In document Monetary Policy & the Economy (Page 67-70)

The NKPC is a structural model to explain inflation dynamics. The model is helpful in estimating the

structural parameters of the price-setting process in an economy. The resulting parameter values in the esti-mation largely depend on the model specification used. As the NKPC was originally conceived for a closed-economy setting, it should be adapted accordingly if it is estimated for an open economy such as Austria. The NKPC model presented in this study is extended to account for open-econ-omy effects and is additionally ex-tended by intermediate inputs; it thus nests the standard closed-economy model as a special case.

The estimates for the parameter representing structural price rigidity differ depending on the model speci-fication: they are higher for the closed-economy specification and for the general formulation of the ex-tended NKPC (with both domestic and imported intermediate inputs) than for the specification that con-tains only imported intermediate in-puts. One reason could be more fre-quent price adjustments by firms that do not have the option of substituting domestic intermediate inputs (with less volatile prices) for imported in-termediate inputs (that are subject to stronger price fluctuations resulting e.g. from exchange rate fluctuations or volatile commodity prices).

However, on evaluating the dif-ferent specifications using economet-ric measures of fit, we determined that SP2, which results in a lower de-gree of price rigidity, is likely to be misspecified. According to the mea-sures of fit, the general formulation of the extended NKPC model and the standard closed-economy model are about equally well suited to explain-ing inflation developments in Austria since 1980. The estimated degree of price rigidity is also roughly equal in both specifications: They both show

that somewhat more than 30% of all firms adjust their prices in a given quarter, which means that a single firm’s prices remain unchanged for an average of just under ten months.

This value is neither very high nor very low by comparison to other euro area countries, and it roughly matches the average price duration derived from Austrian micro CPI data.

The estimation of the structural parameters shows that depending on the specification, 30% to 50% of all Austrian firms follow a backward-looking rule of thumb in updating their prices. This implies a fairly high degree of inflation persistence, also by international standards, which is generally confirmed by other multi-country studies on this topic. A high degree of inflation persistence has implications for economic policymak-ing, as pertinent studies show that it dampens the transmission of specific types of macroeconomic shocks on the inflation rate. For instance, the impact of an oil price shock on infla-tion is more subdued but lasts longer if inflation persistence is high. At the same time, though, a high degree of inflation persistence triggers a stron-ger output reaction to an oil price shock, which means that in the case of a supply shock, the inflation-out-put variability trade-off shifts in favor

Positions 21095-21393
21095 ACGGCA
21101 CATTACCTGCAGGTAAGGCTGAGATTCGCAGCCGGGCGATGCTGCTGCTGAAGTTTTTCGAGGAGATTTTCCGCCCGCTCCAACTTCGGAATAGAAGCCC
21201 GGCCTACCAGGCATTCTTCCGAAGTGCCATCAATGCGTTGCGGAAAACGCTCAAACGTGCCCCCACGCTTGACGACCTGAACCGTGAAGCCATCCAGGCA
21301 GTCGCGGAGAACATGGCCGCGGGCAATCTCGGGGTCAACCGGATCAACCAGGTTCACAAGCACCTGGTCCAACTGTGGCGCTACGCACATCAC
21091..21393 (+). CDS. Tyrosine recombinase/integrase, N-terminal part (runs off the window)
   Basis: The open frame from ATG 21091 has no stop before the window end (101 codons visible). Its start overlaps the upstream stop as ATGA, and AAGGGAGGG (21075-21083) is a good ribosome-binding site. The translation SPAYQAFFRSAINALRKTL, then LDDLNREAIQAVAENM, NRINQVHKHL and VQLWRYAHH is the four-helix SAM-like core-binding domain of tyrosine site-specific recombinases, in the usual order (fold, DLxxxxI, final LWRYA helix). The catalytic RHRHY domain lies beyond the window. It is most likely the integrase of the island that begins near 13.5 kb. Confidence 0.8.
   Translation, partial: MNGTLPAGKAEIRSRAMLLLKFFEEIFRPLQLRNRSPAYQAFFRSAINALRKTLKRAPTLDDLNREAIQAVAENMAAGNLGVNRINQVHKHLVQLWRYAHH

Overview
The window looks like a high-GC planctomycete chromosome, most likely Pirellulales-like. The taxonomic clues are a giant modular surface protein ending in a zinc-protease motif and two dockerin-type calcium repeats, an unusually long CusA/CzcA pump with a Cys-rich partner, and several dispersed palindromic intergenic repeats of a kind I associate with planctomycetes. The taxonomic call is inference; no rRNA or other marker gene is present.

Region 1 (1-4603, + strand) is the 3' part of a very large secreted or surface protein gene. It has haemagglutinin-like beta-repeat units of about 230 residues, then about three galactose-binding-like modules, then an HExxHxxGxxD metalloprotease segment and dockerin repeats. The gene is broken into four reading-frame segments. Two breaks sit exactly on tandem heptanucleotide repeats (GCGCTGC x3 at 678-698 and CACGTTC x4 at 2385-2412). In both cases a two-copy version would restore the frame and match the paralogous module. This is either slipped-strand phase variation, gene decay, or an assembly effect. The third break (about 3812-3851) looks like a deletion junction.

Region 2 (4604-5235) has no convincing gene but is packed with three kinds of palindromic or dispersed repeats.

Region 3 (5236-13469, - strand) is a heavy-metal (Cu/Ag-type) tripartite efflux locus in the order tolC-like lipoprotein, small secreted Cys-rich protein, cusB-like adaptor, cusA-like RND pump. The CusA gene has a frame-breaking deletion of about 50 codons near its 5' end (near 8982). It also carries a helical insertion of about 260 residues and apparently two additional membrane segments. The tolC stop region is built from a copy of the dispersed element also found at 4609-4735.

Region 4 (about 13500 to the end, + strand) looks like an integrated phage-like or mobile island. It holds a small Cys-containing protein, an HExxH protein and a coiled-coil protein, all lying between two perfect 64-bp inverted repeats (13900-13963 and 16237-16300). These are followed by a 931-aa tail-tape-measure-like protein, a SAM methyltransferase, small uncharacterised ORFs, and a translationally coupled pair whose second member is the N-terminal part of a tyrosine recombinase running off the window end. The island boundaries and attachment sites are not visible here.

of inflation and to the disadvantage of output (Altissimo et al., 2006).

The result of an examination of the NKPC’s suitability as an inflation forecasting tool for Austria was rather disappointing. The results obtained using the NKPC fell short of those obtained with the naive forecast (the forecast equals the last period’s actual value) both over the one-quarter and the four-quarter forecasting horizons.

Thus, the NKPC does not appear to be useful as a forecasting alternative to the established time-series models, which perform far better over a short-term forecasting horizon of up to one year. However, it may by all means complement time-series models as a structural model in which firms’ pric-ing is determined by their expecta-tions of the development of their fu-ture marginal costs. Inflation fore-casting using the NKPC is an indirect approach, as it is based on a forecast of future marginal cost developments.

Depending on the specification, this approach indirectly accounts for labor cost developments and the price de-velopments of domestic and imported intermediate inputs. However, this method has the disadvantage that a forecast based on such a two-stage construction does not lend itself very well to economic interpretation.


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1 Competitiveness Indicators

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